The annual Show & Tell in Sydney is invariably a much-anticipated occasion and our 2010 Show & Tell was no exception. Most of the material – some brief and others more detailed – is reproduced here. Whilst the contribution of Graham Stone, winner of the celebratory bottle of wine, is limited here in its description, its content is not, as Graham has meritoriously revised his self-published Australian Science Fiction Bibliography 1848-1999 which first appeared in 2004. Another who was prominent in producing a book was John Newland who spoke about the second of a trilogy of works on early coal mining activities in New South Wales. Other contributions included: Jeff Bidgood’s 1893 publication, Old and rare Scottish Tartans; Doug Mackenzie’s box of children’s books mainly associated with the illustrator, Louis Wain; and Brian Taylor’s batch of books once owned by Alice E Drake of Manly, Sydney. Three of these books were written by an Australian woman who married into the German aristocracy. His findings are fascinating. As for my contribution – Christopher Brennan’s extraordinary Musico-poematographoscope – rather than give my views, I gleaned from the Biblionews archives Jean Stone’s 1982 review, which is reproduced here.

There is an enlivening interview by Jacqueline Ogeil, Director of Duneira at Mt Macedon, conducted in May 2011 with Stuart Kells, author of Rare: A Life among Antiquarian Books (reviewed in March 2011 Biblionews). The interview discusses Rare, and other book-related matters. As usual, there are several book reviews by Colin Steele, who, incidentally, has been appointed as one of four judges for the 2012 Prime Minister’s Literary Awards, which includes the Prime Minister’s Prize for Australian History. Congratulations, Colin.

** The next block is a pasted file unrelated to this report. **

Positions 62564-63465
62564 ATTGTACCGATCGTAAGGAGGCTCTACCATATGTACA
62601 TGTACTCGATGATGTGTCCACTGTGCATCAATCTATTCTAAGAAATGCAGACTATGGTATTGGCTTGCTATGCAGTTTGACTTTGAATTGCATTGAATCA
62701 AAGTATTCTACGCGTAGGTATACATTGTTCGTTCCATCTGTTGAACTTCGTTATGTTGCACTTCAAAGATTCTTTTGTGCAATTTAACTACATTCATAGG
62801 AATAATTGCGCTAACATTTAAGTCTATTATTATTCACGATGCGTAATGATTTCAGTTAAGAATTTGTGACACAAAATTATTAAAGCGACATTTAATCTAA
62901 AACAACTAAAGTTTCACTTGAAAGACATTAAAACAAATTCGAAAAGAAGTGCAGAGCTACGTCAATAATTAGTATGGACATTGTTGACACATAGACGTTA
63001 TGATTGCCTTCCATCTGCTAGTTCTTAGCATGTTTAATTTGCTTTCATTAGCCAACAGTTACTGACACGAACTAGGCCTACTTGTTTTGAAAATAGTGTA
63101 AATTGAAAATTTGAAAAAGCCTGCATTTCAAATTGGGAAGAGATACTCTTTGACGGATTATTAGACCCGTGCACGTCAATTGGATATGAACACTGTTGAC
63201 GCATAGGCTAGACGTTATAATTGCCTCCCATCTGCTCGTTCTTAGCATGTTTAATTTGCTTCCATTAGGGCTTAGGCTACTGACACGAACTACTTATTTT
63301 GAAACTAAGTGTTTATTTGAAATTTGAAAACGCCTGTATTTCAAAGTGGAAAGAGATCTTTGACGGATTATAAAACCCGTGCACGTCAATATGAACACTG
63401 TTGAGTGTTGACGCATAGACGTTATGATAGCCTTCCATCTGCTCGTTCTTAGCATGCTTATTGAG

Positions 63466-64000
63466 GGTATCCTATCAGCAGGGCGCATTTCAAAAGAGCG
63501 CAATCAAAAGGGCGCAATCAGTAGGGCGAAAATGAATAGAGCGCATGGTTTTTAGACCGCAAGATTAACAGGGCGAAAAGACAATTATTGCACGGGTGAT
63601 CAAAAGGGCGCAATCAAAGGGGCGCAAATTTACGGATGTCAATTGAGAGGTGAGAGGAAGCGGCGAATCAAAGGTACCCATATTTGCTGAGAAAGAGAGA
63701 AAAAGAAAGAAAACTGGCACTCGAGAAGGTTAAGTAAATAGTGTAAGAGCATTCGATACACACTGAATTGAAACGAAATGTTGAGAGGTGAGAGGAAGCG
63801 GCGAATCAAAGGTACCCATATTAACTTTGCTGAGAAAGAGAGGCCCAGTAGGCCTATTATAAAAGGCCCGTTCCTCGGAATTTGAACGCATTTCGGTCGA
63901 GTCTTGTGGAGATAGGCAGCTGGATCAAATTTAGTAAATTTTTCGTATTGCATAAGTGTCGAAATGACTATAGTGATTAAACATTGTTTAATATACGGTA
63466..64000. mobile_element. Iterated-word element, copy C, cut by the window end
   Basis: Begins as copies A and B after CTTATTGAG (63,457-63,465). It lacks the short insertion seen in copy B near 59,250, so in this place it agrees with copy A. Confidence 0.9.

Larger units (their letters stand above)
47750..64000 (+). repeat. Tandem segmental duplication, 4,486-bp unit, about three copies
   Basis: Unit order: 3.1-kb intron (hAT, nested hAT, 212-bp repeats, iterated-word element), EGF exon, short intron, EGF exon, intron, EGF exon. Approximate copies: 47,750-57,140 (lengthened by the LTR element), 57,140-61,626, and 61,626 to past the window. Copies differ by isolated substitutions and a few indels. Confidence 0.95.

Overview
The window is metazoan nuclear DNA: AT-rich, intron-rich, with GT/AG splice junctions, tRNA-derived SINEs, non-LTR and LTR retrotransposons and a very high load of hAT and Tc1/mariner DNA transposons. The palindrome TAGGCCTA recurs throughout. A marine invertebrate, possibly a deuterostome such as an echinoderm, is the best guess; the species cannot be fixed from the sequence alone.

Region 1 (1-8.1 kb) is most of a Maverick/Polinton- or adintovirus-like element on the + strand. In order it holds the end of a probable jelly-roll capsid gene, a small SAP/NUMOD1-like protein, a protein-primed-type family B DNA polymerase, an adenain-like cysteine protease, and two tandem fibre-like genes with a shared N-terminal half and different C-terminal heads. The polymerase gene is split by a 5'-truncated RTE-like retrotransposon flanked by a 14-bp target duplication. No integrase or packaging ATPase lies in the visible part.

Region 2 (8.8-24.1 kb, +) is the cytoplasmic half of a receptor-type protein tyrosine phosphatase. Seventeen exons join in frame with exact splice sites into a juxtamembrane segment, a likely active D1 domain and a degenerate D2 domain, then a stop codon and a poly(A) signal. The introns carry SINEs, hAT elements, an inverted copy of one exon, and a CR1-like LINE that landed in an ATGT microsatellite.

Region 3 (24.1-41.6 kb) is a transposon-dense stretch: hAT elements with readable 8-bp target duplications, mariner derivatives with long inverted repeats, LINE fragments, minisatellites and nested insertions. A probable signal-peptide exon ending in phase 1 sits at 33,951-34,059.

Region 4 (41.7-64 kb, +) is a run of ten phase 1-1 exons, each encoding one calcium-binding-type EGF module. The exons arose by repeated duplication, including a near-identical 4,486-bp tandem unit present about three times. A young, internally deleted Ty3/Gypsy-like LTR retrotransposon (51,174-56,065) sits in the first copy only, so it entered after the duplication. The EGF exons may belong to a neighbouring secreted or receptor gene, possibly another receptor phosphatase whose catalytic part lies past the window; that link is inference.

We have Notes & Queries and an obituary by Wallace Kirsop for Nancye Perry who died in July 2011. We note the recent deaths of two other Victorian members, Dr David O’Sullivan of Willaura and Les Logan of Doncaster. I am pleased to welcome our new members. From NSW: Barry Mood, Matraville; Lindsay Payne, Double Bay; James Errol Scarlett, Willoughby East; along with Linley Horrocks, Beechworth, Victoria. Lindsay spoke at Sydney’s June meeting on ‘The life, times & books of William Hardy Wilson’ and his talk will appear in a future issue. James Scarlett has written a memoir of his lifelong joy in book collecting and we look forward to seeing this article in Biblionews.

The issue contains the minutes of the BCSA Sydney 2011 AGM, along with the annual reports of the President, Chris Nicholls, and the Publications Editor. Chris’s report includes updates on the website, Michael Hough’s long term project on the history of the Society, and the ongoing vexatious matter of the Sydney meeting venue. The three meetings in 2011 held at the University of Sydney were at different venues. Our venue for the March 2012 meeting will be in the newly-built Law Library. We thank Su Hanfling, Acting Librarian and her staff, especially Anna Schwenke, in finding an alternative location.

Regrettably some errors occurred in the layout of the June issue and apologies are extended, especially to Doug Mackenzie, for the omissions on page 94 of that issue. It is hoped the Corrigenda which follow will, to some extent, compensate for those errors and omissions.

As it was not possible, due to voluntary editorial duties for another organisation, to bring out the September issue in 2011, I have merged the September and December issues. I trust the content sufficient to demonstrate that members won’t be short-changed in terms of value.

Richard Blair